Quitting Smoking Could Save Your Teeth

Are you looking for another reason to quit smoking? Keeping your teeth is a good one.

Dental researchers from Newcastle University, United Kingdom, observed a group of smokers with periodontal disease over the course of a year and found some symptoms were likely to improve for those who quit smoking.

Periodontal disease is an infection of the tissues that support the teeth. In its more severe form, it can lead to tooth loss if not properly cared for. According to research, smokers are six times more likely to develop periodontal disease than non-smokers.

In order to study more closely the relationship between tobacco use and periodontal disease, the UK researchers followed 49 smokers with chronic periodontal disease for one year. All of the participants were encouraged to quite smoking through counseling and, for some, use of nicotine replacement therapies. They also all received treatment for their periodontal disease.

One-fifth of the subjects quit smoking during the study, the UK researchers reported, and for those patients, periodontal health improved significantly compared to those who continued to smoke.

"Our study shows that people should stop smoking now if they want to increase their chances of keeping their teeth into old age," said lead researcher Dr. Philip Preshaw, a clinical lecturer in periodontology with the Newcastle University School of Dental Sciences.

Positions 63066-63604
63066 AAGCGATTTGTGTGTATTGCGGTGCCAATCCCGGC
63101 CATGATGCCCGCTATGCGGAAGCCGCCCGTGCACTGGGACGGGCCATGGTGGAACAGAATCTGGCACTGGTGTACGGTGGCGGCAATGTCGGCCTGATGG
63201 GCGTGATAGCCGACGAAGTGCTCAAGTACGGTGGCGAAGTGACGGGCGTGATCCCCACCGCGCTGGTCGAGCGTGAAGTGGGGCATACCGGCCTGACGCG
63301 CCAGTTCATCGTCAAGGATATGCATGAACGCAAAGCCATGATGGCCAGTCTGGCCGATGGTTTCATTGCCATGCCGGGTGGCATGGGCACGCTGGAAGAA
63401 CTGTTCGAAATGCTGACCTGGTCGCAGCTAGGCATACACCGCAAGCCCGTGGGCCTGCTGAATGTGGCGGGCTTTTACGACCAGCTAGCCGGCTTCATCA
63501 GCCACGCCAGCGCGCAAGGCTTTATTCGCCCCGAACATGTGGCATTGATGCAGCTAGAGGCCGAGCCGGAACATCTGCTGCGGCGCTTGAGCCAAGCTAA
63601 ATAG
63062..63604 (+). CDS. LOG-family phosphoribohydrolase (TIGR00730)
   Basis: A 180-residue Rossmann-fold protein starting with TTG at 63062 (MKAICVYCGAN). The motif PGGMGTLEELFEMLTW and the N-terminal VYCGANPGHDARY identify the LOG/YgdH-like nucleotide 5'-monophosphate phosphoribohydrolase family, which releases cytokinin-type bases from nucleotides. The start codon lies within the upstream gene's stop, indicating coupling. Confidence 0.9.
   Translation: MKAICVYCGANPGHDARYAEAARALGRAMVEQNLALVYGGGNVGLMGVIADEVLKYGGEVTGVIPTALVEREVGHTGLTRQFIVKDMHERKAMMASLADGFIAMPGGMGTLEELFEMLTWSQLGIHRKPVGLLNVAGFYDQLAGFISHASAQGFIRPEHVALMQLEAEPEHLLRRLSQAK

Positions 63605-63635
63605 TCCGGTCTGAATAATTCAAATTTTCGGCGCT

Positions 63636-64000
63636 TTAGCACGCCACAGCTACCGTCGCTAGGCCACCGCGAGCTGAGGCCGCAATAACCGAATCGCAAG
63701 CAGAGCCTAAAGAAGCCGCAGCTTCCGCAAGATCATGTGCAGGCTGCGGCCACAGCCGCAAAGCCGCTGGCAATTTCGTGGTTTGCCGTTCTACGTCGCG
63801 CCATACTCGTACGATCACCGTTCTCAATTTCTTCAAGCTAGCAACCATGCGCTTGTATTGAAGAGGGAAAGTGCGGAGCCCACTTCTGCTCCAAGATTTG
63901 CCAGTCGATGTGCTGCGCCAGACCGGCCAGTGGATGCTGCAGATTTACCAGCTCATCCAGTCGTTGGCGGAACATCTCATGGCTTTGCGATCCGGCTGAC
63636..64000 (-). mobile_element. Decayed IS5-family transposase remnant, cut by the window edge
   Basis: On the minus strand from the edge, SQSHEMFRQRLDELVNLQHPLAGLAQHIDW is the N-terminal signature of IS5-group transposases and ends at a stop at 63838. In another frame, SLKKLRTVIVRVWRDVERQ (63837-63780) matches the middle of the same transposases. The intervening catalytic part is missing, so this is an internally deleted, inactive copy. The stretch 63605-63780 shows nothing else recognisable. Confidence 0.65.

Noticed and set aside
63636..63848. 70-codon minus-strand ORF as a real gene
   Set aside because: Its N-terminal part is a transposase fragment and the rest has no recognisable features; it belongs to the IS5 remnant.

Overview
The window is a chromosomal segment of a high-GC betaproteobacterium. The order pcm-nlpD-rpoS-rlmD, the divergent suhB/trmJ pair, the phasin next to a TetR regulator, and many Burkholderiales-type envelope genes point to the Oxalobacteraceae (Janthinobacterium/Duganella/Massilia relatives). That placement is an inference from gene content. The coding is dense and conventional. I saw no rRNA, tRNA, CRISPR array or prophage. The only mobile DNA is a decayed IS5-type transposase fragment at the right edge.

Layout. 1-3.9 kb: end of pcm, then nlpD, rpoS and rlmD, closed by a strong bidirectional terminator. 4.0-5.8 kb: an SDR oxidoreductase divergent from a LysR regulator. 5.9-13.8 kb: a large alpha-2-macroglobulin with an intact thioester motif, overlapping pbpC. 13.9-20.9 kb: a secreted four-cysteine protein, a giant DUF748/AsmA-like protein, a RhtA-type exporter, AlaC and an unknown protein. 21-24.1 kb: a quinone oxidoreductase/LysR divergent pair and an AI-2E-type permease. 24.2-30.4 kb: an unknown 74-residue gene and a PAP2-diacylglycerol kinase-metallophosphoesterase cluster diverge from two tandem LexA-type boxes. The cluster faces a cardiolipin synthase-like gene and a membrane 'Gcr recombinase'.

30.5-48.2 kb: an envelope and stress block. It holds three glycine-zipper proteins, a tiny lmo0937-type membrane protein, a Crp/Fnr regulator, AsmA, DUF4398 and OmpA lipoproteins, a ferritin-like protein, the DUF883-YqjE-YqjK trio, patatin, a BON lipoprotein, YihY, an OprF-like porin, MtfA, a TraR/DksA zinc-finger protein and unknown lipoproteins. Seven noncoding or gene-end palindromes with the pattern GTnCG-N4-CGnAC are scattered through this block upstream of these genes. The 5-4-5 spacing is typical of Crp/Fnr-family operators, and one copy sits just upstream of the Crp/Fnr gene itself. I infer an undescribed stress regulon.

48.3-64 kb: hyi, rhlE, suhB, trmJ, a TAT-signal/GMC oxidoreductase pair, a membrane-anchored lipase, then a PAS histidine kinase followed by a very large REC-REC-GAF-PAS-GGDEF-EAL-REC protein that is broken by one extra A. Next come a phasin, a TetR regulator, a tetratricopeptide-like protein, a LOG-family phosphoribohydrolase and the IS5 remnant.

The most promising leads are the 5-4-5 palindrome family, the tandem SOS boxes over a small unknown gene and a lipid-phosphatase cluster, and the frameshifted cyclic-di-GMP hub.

"Often the dentist is in the best position to help them stop smoking because most people, if they are going to regular dental appointments, have more contact with him or her than with their doctor," he added.

© 2017 American Dental Association. All rights reserved. Reproduction or republication is strictly prohibited without the prior written permission from the American Dental Association.

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How Is Tobacco a THREAT TO ORAL HEALTH?

Tobacco's greatest threat to your health may be its association with oral cancer. The American Cancer Society reports that:

  • About 90 percent of people with mouth cancer and some types of throat cancer have used tobacco. The risk of developing these cancers increases as people smoke or chew more often or for a longer time.

  • Smokers are six times more likely than nonsmokers to develop these cancers.

  • About 37 percent of patients who continue to smoke after cancer treatment will develop second cancers of the mouth, throat or larynx. While only 6 percent of people who quit smoking will develop these secondary cancers.

  • Smokeless tobacco has been linked to cancers of the cheek, gums and inner surface of the lips. Smokeless tobacco increases the risk of these cancers by nearly 50 times.7